Uria aalge Pontoppidan, 1763, Iceland. Five subspecies.
OTHER COMMON NAMES
English: Atlantic murre, common guillemot, thin-billed murre; French: Guillemot marmette; German: Trottellumme; Spanish: Arao Comъn.
15–17 in (38–43 cm); 33.5–37 oz (950–1,050 g). Black to brownish head and upperparts; white underparts. Black bill is long, slender, and pointed; mouth lining is yellow.
North American coast from New England northward to Labrador, central California to northern Alaska, and from Siberia as far south as Japan and Korea.
Rocky coastlines and adjoining seas.
Pelagic. Rarely comes ashore except to breed. Common murres are fast fliers and sometimes travel in large flocks. Their most common vocalization has been described as purring.
FEEDING ECOLOGY AND DIET
Primarily fish; less commonly consumes a variety of marine invertebrates.
Breeds in large colonies, often with other species. Courtship and copulation take place on land. A single egg is laid on bare rock. The egg is marked with a distinct pattern so the parents can recognize it; a common murre will find and retrieve its own egg if the egg rolls away. Incubation takes 32–35 days. The chick is fledged at 20–22 days after hatching and follows the male parent out to sea to complete the period of parental care.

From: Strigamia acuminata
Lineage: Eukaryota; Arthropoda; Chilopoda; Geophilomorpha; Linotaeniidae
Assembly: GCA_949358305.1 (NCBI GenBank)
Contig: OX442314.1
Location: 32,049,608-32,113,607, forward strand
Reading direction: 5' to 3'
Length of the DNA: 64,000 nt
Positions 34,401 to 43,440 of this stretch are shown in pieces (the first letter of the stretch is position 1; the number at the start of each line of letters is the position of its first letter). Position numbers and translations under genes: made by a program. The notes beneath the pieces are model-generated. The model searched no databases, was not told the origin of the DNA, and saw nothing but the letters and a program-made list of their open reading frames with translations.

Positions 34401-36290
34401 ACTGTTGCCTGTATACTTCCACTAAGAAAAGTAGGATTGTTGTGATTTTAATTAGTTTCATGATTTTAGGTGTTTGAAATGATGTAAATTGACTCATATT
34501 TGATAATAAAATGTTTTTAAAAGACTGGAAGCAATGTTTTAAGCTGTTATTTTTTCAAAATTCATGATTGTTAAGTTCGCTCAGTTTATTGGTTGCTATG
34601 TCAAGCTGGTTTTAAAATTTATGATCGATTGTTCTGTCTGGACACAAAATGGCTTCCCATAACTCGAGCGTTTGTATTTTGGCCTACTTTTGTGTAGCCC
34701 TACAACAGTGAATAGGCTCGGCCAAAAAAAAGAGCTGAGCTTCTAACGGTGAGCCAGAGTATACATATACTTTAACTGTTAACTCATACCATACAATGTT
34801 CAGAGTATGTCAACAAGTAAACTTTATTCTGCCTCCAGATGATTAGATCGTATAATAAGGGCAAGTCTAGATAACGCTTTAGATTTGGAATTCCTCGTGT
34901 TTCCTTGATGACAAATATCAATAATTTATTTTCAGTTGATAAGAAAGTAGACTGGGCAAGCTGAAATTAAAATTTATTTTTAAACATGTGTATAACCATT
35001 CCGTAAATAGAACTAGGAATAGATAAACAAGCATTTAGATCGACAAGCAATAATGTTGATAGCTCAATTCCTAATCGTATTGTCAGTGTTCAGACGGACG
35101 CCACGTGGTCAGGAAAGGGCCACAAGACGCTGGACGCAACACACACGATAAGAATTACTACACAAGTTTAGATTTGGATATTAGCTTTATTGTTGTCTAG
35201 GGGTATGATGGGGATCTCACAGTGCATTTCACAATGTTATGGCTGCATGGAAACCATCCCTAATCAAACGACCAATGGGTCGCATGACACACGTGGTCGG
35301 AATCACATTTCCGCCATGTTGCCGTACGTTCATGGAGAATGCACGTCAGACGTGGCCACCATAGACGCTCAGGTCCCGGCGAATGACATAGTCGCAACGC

Widespread and numerous. Concern in some areas due to hunting and habitat degradation.
SIGNIFICANCE TO HUMANS
The common murre is hunted legally in large numbers in Newfoundland.
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